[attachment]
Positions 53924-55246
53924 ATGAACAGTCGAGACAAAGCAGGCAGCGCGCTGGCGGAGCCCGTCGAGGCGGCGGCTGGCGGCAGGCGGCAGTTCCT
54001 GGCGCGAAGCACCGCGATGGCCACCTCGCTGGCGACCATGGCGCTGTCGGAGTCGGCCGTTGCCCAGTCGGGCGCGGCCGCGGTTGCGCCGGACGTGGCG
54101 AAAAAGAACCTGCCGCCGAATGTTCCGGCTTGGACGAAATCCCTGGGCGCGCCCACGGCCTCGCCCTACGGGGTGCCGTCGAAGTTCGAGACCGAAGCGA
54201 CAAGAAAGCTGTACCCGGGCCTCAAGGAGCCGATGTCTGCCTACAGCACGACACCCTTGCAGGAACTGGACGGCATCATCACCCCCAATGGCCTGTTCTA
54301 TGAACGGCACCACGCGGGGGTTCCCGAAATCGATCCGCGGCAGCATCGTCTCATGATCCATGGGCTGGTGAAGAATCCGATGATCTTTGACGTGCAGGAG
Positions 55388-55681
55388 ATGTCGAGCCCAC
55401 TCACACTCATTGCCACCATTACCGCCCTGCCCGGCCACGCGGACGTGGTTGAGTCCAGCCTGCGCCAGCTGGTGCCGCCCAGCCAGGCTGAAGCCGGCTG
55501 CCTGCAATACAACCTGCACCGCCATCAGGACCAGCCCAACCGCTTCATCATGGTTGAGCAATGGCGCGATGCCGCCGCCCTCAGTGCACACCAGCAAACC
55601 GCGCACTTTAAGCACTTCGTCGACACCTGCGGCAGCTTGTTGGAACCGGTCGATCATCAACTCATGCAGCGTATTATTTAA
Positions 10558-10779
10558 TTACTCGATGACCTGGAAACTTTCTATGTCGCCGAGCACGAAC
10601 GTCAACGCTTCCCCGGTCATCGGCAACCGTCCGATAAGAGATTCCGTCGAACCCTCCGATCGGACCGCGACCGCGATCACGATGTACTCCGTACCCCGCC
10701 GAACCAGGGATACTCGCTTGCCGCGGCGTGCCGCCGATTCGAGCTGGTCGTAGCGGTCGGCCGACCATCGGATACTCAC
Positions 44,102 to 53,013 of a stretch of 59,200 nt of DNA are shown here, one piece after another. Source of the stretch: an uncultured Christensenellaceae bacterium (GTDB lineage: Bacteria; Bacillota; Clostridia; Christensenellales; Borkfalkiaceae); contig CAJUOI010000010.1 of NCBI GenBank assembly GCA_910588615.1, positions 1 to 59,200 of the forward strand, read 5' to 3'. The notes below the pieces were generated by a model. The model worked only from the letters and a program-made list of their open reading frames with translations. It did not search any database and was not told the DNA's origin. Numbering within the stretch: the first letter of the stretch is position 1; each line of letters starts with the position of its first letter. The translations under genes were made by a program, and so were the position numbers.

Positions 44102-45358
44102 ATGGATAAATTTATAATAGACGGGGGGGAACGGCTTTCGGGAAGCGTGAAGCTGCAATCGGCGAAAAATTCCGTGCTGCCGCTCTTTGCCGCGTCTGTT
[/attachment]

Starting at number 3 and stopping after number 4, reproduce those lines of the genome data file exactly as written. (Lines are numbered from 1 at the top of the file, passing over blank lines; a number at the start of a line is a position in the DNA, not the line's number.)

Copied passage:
54001 GGCGCGAAGCACCGCGATGGCCACCTCGCTGGCGACCATGGCGCTGTCGGAGTCGGCCGTTGCCCAGTCGGGCGCGGCCGCGGTTGCGCCGGACGTGGCG
54101 AAAAAGAACCTGCCGCCGAATGTTCCGGCTTGGACGAAATCCCTGGGCGCGCCCACGGCCTCGCCCTACGGGGTGCCGTCGAAGTTCGAGACCGAAGCGA